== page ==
Why Stack-to-Pot Ratio Determines All Tournament Play
It's the middle stage of the tournament. You look down at in the small blind. It folds around and you open the action with a raise to twice the big blind. Your solid and aggressive opponent in the big blind calls, making the pot 4 BBs. The flop comes . What should you do?
To answer the question, you need a critical piece of information — the stack-to-pot ratio. Let's get a firm hold on using the stack-to-pot ratio (SPR) to take the best action in your next tournament.
Profitable poker is a matter of defining the best risk for the potential reward for each of your actions. Every choice you make is an opportunity to outthink and to outplay your opponent. Adding that missing bit of information in the hand, the SPR, lets you know when to hit the gas or when to pump the breaks.
Larger stack sizes demand caution, especially in tournament play when risking all of your chips means you could be in for a long walk to the parking lot. Meanwhile with shorter stacks, the value of your particular hand in a particular situation can very often tip the scales toward you wanting to be all in to win a massive portion of your stack.
Stack-to-pot ratio helps define the riskiness of actions with a particular hand. The SPR gives you a clear action in several cases. For example, with 20 big blind stacks, if you bet with on a flop and face a raise, you are holding a monster! However, if you face the same scenario with 200 big blind stacks, then you should begin to worry how that raise is going to affect the rest of the hand. Will you want to call down with one pair? Will the turn and/or river be scary for your hand? Are you already way behind what your opponent has?
Check out this quick PokerSprout video, then see if you can answer the questions at the end of the article with a firm understanding of the stack-to-pot ratio.
Back to the hand. The flop is , the pot is 4 BBs, and you have a decision, and an SPR.
1. The stacks are 20 BBs, making the SPR 5. What do you do?
Try a check-raise all in. Your opponent might bluff very often, and even if you are called, you have an excellent chance of winning. Make the last raise and you can win the pot by inducing folds as well. Also, and perhaps most importantly, when you check this type of flop in future, your opponent is going to be confused about bluffing.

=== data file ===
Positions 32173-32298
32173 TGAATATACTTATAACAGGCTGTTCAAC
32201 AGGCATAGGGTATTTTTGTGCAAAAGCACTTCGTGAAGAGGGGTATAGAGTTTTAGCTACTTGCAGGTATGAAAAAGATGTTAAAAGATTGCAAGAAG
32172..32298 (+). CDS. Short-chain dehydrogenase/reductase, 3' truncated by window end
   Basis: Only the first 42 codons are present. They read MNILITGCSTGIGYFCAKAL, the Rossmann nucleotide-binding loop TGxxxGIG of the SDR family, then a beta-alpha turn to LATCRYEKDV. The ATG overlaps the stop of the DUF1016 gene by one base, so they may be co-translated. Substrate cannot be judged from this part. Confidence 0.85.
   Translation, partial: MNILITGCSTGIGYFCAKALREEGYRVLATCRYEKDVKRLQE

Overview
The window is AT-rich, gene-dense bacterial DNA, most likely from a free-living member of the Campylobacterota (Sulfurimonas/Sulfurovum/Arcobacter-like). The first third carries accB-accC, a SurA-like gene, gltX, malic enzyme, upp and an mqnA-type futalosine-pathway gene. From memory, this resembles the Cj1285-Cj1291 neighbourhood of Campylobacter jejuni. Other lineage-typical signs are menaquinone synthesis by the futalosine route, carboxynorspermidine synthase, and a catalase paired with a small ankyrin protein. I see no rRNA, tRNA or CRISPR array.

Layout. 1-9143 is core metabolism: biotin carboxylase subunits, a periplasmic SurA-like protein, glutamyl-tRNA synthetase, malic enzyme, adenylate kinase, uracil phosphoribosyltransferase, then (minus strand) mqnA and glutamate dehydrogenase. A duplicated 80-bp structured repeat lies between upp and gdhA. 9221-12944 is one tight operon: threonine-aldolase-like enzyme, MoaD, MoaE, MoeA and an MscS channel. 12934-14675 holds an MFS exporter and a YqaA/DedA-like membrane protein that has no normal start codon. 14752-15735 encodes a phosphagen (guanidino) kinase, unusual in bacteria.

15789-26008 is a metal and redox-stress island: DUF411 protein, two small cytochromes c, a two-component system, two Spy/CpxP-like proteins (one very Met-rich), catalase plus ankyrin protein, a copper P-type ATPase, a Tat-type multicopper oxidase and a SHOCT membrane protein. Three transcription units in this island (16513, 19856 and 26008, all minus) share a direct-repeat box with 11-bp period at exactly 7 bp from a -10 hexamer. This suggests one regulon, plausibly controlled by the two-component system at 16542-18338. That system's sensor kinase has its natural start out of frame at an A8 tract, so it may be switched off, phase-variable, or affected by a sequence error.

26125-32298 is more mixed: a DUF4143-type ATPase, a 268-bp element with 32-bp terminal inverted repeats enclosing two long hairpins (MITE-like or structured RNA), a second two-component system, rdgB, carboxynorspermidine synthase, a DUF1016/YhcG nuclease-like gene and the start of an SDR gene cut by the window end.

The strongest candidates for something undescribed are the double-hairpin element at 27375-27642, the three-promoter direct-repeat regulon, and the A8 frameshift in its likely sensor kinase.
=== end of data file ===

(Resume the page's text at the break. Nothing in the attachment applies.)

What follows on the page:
2. The stacks 30 BBs, making the SPR 7.5. What do you do?
Try continuation betting with the intention of reraising all in. With an SPR of 7.5, your opponent has enough room to make a flop raise to a smaller size than an all-in. What's the worst case scenario? You get called by a great hand like a set and you still have around a 40% chance of winning! You have a great chance of picking up the pot, probably around 12 big blinds, risk-free. Boom!
3. The stacks are 70 BBs, making the SPR 17.5. What do you do?
A continuation bet makes a lot of sense for this one. If you're raised, you can call and play a lot of turns that would be scary for other hands you might want to use when you bet and call, hands like . Also, an all-in raise risks a pretty big stack. If you reraise smaller, then your opponent might put you all in, and calling off a larger stack with queen-high isn't exactly the path to victory! This way, if the turn comes a non-diamond eight, you have some very strong hands and some very weak hands that you play the same way. Nice.
Different SPRs demand different actions. Not only that, SPR paves the way to a balanced game plan that allows you to intuit a strategy extremely difficult to exploit.
If you're on top of SPR, share a comment describing a time that knowing the SPR helped make your next action very clear, and maybe even saved your tournament life.
Reid Young is lead instructor at PokerSprout, an on-demand video education service where bite-sized and laser-focused videos turbo charge your poker strategy quickly and efficiently. Start your free trial today at PokerSprout.com and experience a better way to learn poker strategy.